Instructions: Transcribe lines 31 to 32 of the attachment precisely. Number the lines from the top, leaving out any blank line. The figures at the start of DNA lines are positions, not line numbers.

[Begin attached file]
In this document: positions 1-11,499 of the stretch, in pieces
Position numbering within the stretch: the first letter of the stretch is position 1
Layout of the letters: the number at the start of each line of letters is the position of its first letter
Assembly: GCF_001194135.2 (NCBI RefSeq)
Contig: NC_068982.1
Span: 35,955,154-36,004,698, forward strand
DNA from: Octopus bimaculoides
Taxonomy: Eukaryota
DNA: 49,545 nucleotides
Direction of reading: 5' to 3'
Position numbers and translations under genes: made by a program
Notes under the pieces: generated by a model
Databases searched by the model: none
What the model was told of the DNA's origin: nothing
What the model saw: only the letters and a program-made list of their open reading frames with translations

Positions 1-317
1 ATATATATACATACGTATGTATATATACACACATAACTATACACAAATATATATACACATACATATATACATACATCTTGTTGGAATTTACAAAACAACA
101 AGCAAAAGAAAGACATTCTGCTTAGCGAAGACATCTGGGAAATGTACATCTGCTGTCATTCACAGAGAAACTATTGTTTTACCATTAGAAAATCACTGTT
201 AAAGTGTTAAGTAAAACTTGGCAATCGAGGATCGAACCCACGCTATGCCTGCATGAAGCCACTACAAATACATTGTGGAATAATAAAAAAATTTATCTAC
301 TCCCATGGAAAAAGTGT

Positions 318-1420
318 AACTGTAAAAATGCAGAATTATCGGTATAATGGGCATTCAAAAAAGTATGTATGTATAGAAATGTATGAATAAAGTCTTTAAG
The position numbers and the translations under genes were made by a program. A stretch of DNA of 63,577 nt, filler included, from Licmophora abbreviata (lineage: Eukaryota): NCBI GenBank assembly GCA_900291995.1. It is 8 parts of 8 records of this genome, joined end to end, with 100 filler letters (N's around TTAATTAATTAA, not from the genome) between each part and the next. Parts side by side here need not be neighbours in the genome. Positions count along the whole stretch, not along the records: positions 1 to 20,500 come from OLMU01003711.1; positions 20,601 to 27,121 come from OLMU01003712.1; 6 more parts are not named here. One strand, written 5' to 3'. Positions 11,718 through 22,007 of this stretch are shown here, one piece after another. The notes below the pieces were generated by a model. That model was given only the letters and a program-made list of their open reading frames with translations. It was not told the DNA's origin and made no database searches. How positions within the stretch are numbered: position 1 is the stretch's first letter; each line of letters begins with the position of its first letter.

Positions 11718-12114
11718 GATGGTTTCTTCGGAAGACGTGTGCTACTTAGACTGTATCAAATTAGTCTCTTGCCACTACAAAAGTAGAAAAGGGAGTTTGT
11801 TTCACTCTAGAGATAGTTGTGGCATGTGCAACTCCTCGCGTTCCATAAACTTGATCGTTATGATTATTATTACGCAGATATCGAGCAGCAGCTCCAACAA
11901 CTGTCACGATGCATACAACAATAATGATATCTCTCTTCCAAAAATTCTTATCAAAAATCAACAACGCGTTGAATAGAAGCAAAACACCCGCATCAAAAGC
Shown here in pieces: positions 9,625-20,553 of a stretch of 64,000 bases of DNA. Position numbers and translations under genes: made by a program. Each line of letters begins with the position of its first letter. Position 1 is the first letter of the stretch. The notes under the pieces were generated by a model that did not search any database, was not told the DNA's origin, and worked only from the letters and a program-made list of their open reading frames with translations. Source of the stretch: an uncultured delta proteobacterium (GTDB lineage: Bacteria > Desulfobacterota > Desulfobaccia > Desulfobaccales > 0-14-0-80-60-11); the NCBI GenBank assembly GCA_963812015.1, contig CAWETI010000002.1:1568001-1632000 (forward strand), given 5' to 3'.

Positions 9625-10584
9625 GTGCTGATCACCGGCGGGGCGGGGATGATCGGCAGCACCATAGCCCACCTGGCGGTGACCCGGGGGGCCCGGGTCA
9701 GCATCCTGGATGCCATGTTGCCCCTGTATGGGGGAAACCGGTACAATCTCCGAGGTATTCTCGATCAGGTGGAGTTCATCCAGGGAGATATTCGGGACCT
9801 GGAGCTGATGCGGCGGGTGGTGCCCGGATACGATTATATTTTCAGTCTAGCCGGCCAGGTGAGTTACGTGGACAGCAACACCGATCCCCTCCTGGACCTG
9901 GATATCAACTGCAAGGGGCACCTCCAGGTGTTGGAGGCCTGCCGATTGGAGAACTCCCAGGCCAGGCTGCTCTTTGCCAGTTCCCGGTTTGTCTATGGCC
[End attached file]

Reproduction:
9701 GCATCCTGGATGCCATGTTGCCCCTGTATGGGGGAAACCGGTACAATCTCCGAGGTATTCTCGATCAGGTGGAGTTCATCCAGGGAGATATTCGGGACCT
9801 GGAGCTGATGCGGCGGGTGGTGCCCGGATACGATTATATTTTCAGTCTAGCCGGCCAGGTGAGTTACGTGGACAGCAACACCGATCCCCTCCTGGACCTG